University of Tennesee’s legendary women’s basketball coach Pat Summitt was just diagnosed with early onset dementia, which is surprising to everyone because she’s only 59. The devastating disease is common among the elderly typically over 85 and up but only 5% of people under 65 years old are affected.
I’m asking, “Lord, really? Why does this happen? She’s an amazing lady and I am really trying to see the good in this.”
I started thinking about Jerry Lewis, who has been the national chairman of the Muscular Dystrophy Association since being diagnosed in the 1950’s, and Michael J. Fox who has been the face of Parkinson’s disease since being diagnosed in 1991 at the age of 30. These guys, along with so many more have taken something the world would call a curse and have allowed their circumstance to inspire, motivate and even free others. Maybe Coach Summitt, choosing to live her trial in the limelight, vulnerable and willing to share her experience will bring awareness to this disease and trigger ways to find a cure.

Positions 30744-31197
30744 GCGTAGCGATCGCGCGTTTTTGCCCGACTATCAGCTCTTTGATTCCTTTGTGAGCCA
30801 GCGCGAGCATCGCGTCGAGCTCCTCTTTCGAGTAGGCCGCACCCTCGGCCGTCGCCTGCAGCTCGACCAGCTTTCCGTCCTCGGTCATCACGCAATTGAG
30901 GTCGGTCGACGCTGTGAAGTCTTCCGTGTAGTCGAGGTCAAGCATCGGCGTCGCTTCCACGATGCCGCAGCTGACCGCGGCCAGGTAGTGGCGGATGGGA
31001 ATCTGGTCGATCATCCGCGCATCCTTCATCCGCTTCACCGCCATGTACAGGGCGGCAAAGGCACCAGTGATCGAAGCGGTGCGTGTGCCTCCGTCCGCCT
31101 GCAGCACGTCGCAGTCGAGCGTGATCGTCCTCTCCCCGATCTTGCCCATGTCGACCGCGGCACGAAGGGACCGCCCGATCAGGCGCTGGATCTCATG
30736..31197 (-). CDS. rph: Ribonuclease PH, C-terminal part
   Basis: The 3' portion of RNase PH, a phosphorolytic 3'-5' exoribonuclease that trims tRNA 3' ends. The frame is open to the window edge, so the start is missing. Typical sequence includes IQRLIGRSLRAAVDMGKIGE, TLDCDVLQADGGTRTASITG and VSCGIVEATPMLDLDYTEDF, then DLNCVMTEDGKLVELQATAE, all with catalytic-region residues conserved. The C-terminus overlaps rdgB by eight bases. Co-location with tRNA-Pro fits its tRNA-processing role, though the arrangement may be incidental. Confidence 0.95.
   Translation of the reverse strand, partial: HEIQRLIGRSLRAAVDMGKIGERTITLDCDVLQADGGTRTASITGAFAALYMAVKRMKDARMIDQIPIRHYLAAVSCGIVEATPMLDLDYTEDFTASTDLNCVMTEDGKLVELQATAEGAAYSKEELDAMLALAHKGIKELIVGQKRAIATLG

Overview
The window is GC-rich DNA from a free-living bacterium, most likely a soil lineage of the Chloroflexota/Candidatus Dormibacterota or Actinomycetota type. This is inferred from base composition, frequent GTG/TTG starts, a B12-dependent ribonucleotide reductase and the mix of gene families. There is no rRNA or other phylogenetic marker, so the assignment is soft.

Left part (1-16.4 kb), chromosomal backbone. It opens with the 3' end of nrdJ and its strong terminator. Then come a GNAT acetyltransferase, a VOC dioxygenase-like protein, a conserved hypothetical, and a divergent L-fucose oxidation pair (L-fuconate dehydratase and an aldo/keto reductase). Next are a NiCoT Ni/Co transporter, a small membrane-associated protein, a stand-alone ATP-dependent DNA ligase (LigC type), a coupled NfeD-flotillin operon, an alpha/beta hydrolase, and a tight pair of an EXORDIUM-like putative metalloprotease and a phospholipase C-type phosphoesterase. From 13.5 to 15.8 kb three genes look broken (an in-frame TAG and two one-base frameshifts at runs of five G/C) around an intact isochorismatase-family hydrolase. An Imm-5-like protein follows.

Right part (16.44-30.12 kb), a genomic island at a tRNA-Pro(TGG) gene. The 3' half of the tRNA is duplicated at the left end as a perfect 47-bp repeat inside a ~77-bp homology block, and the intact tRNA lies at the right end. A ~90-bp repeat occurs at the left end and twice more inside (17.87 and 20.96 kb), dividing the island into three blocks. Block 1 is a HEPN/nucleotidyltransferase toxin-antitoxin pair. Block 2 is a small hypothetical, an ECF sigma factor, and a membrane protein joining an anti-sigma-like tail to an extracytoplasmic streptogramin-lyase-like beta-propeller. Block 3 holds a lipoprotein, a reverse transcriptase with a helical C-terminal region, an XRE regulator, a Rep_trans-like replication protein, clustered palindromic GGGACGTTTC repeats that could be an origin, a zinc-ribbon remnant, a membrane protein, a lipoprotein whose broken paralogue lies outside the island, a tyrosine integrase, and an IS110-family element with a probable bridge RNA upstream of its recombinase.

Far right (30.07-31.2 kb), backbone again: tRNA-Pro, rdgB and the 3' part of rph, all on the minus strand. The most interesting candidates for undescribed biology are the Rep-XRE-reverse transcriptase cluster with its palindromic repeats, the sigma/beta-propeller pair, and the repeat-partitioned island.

This type of willingness sets a legacy in place that will live well beyond her years and allows trial to become a victory in such an amazing way.
“Alzheimer’s is kind of the disease that you don’t really see because everybody keeps it quiet and you don’t want to destroy the dignity of that person.,” she said. “But it is really, really important that we get out there because it is becoming so prevalent and I don’t want anyone else to have to go through it – because it’s a traumatic thing.” Summitt, who went to the Mayo Clinic in May after experiencing memory loss, is being praised by experts for disclosing her diagnosis and I’m praising right along with them. I’m also praying for healing and restoration first, then peace and perseverance. We love you coach.
My brethren, count it all joy when you fall into various trials, knowing that the testing of your faith produces patience. But let patience have its perfect work, that you may be perfect and complete, lacking nothing